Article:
Award-winning Novelist and Biographer
Author of Sparta
- Writing War: Sparta
- Georgia O’Keeffe: Reading the Work as the Life
- Writing Green: Sweetwater
- Edith Wharton in Maine / Edith Wharton in New York
- Writing the Family: This is My Daughter and Cost
- An Evening with Roxana Robinson
“[Robinson] has crept into corners of human experience [that] each of us is terrified to approach … the implacable tragedies that shred our sense of how the world should work.” —Ron Charles
Known for exploring the complexity of familial bonds and fault lines, Roxana Robinson is the author of seven novels: Leaving (2024), Dawson’s Fall (2019), Sparta (2013), Cost (2009), Sweetwater (2003), This is My Daughter (1998), and Summer Light (1987). Cost was recognized as a National Book Critics Circle Recommended Reads, The New York Times Editors’ Choice, and The Washington Post Five Best Fiction Books of the Year. In her recent suspenseful novel Sparta, Robinson explores the fissures between military experience and civilian life through a portrait of a returning veteran, and the costs of war. In 2014, Robinson received the Marine Corps’ James Webb Award for Distinguished Fiction for Sparta. Sparta was also shortlisted for the 2015 International IMPAC Dublin Literary Award.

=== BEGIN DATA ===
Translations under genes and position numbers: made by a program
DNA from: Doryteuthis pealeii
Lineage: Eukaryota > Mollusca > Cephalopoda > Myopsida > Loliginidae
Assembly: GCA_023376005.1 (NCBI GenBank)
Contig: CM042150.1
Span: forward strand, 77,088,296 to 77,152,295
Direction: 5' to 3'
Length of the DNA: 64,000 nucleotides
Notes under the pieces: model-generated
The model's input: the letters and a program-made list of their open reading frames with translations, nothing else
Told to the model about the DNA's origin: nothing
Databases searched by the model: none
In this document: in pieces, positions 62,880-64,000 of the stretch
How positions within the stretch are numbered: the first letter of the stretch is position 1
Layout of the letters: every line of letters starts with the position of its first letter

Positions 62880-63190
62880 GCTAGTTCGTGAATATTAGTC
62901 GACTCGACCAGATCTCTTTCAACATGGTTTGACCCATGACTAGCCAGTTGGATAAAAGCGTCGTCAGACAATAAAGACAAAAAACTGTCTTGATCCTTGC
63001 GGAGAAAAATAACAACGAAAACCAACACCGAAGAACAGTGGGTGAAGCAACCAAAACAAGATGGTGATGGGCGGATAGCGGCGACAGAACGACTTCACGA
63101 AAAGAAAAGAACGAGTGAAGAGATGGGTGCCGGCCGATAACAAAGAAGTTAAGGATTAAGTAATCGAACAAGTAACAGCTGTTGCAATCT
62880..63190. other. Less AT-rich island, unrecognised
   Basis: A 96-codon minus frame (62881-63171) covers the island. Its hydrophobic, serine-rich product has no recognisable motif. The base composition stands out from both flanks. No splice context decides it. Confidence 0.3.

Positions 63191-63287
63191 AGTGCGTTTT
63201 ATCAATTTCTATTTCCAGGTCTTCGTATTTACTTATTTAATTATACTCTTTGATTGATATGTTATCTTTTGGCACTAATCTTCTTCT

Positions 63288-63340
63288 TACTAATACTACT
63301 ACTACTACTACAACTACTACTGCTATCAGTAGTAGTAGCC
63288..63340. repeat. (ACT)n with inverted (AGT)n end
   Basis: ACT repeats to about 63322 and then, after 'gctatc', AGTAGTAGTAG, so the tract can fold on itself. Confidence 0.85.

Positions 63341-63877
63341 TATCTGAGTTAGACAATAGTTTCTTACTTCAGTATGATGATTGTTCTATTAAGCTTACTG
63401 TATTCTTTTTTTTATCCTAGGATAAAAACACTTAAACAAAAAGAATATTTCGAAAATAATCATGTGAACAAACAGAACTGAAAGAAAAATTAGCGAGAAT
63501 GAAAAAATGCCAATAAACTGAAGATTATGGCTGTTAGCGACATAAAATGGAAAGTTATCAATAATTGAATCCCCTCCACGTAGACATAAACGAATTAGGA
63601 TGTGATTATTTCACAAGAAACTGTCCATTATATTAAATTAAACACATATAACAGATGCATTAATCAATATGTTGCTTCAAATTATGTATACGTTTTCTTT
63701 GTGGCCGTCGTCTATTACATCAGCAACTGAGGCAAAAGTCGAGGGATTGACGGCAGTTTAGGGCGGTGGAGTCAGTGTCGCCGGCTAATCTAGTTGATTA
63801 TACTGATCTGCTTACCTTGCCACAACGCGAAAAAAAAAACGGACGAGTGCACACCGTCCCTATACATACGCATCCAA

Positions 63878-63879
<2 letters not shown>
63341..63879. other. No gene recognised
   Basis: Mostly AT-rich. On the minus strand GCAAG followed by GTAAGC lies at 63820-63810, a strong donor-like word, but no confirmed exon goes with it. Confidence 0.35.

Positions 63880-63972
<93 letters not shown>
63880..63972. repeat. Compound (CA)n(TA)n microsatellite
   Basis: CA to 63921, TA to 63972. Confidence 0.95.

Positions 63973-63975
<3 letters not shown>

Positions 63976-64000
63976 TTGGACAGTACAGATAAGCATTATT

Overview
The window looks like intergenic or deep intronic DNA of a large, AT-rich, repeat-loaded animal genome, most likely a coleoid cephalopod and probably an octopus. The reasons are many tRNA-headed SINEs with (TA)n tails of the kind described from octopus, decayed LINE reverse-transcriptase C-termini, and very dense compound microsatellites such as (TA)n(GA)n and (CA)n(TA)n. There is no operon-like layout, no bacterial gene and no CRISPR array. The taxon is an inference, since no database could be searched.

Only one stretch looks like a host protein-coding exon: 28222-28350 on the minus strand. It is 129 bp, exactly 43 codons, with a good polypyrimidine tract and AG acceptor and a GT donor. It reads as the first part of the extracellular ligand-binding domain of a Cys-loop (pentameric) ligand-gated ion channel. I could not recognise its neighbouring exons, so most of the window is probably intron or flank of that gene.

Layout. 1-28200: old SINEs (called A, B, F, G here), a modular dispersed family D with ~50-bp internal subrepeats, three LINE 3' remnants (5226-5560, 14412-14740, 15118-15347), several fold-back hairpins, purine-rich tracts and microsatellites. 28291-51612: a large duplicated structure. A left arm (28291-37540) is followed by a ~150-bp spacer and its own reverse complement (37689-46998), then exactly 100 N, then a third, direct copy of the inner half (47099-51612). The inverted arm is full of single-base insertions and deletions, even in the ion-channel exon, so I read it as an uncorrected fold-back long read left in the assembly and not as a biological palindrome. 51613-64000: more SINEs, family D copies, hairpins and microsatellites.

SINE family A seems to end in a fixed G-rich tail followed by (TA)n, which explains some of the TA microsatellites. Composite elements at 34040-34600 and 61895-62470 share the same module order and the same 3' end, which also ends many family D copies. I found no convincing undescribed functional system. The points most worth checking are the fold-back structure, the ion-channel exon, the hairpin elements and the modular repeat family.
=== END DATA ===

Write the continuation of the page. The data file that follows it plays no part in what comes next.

Robinson has three collections of short stories: A Perfect Stranger and Other Stories (2006), Asking for Love (1996), A Glimpse of Scarlet and Other Stories (1991), as well as an award-winning biography, Georgia O’Keeffe: A Life (1989). Her work has been widely anthologized, broadcasted on NPR, and has appeared in The New Yorker, The Atlantic, Harper’s, The Wall Street Journal, The Boston Globe, Vogue, One Story, Best American Short Stories, and elsewhere. She has received fellowships from the Guggenheim Foundation, the National Endowment for the Arts, and The MacDowell Colony. She has also been elected as President of the Authors Guild.